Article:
As a first responder needs to be a rock, or a stable presence, for the patients that they assist, Marina says that first responders also have to find ways to decompress that work for them. After the stressful experiences before, during, and after Sandy, Marina found solace in photography. She remembers walking down to the bay to take pictures, especially of the swans, in order to clear her head and find calm.
Because of her experience, a cause that’s near to Marina’s heart is the awareness and support for first responders and their mental health. She mentioned several organizations that work specifically with first responders to help those with PTSD or who struggle with the effects of their work including the Code Green Campaign, which is “a first responder oriented mental health advocacy and education organization [and serves] all types of first responders, including firefighters, EMTs, paramedics, dispatchers, police, corrections, air medical, and search & rescue.” New Jersey also has state- and county-wide programs that are meant to help first responders specifically with working through their experiences. What is the goal for talking about this? Marina hopes to continue raising awareness for first responders and for the organizations doing this kind of work.
As an EMT, Marina has an innate desire to help people. Within a week after Sandy, Marina started getting into relief work, first by helping to sort donations that were gathered to help local communities in need. After finding her stride amongst the logistics and management duties, Marina realized that this is what she wants to be doing. She has a strong love for this side of relief work and has followed that passion to where she is now.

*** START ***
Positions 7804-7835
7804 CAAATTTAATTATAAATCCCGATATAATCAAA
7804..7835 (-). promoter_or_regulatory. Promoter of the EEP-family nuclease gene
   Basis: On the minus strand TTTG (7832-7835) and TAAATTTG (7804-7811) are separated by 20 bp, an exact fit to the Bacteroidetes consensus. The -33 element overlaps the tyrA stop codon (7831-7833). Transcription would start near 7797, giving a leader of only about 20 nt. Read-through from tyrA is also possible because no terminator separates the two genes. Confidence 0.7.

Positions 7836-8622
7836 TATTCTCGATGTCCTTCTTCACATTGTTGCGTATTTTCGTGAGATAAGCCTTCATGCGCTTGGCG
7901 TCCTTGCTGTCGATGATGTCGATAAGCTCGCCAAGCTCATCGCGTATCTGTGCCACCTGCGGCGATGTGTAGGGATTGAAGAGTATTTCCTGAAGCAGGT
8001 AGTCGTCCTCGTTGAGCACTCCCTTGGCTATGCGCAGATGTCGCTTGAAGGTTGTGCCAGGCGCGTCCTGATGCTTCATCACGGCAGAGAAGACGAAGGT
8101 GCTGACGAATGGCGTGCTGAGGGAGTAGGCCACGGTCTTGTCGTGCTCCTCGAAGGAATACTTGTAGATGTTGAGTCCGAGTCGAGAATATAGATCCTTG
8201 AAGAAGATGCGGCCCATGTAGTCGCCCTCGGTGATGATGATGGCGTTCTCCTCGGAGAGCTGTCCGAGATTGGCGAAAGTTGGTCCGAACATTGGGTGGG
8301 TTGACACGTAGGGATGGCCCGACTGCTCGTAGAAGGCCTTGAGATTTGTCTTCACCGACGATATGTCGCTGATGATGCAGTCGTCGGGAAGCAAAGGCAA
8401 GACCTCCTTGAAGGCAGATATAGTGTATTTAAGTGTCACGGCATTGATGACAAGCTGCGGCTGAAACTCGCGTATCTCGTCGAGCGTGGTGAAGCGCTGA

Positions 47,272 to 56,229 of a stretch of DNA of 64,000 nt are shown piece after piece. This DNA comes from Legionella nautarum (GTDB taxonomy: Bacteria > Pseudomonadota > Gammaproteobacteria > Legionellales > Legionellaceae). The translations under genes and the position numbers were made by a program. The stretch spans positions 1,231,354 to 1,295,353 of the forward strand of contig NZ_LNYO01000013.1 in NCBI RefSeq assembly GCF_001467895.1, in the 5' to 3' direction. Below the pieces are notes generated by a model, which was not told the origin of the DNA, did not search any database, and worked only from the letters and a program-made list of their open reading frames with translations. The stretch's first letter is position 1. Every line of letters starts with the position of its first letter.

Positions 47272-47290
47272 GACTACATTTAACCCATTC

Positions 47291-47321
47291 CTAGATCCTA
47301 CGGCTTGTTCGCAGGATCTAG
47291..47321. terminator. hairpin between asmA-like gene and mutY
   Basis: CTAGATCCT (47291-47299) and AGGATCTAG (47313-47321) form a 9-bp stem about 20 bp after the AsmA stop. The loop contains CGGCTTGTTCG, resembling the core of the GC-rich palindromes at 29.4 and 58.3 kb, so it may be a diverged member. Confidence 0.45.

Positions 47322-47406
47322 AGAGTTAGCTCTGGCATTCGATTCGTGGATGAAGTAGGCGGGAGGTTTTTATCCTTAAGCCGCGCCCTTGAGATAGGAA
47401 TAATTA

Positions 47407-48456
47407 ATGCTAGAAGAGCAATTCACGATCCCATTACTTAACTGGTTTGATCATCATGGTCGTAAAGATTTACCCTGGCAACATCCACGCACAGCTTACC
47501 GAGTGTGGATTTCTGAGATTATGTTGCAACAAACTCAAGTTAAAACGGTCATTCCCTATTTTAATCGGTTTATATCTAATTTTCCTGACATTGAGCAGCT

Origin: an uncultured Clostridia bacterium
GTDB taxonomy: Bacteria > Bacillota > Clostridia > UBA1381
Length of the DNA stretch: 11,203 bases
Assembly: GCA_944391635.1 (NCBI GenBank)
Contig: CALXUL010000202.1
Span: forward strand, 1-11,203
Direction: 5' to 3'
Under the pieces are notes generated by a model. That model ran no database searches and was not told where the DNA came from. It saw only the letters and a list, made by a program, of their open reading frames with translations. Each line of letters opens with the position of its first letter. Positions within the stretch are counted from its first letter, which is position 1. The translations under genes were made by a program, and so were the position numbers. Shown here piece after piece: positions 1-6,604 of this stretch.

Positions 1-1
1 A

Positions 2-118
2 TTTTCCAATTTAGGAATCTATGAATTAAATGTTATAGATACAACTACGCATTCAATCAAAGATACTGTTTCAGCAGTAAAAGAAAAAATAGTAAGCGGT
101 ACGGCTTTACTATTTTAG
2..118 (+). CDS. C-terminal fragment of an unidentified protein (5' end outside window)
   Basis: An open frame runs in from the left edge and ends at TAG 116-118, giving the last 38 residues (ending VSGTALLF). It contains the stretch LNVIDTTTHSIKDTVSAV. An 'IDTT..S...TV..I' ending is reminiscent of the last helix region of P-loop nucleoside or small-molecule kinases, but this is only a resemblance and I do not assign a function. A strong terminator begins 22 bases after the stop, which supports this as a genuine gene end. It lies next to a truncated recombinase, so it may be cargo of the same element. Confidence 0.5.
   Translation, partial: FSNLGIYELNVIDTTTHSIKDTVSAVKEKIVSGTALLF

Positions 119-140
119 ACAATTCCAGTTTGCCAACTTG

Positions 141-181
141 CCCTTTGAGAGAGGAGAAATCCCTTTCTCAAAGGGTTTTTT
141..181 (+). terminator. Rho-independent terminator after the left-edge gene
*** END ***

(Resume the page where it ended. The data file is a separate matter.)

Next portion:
After seeing the devastation of her home, Marina decided that she wanted to continue helping other communities in need, so she launched Marina’s Mission. Based on Rachel’s Challenge, which focuses on performing random acts of kindness, Marina was looking for a way to make a difference in the world, and she found that in Louisiana in 2016.
August 2016 saw catastrophic floods sweep through Louisiana, a place that sent many of its people to help New Jersey residents after Sandy. Marina remembered this aid and wanted to return the favor and say thank you for the kindness, so she started collecting and coordinating donations at the Manahawkin Methodist Church. Marina used social media to connect with people who wanted and could donate and ended up filling two box trucks with donations to bring to those in need in Louisiana.
Working with the Trach Mamas of Louisiana, as well as Marina’s Mission Logistics Manager, Katy Kempe, Marina took a trip down to the southern states to deliver some donations herself, a trip that proved to be a deciding factor in how she’s looking at her future.
The Career Path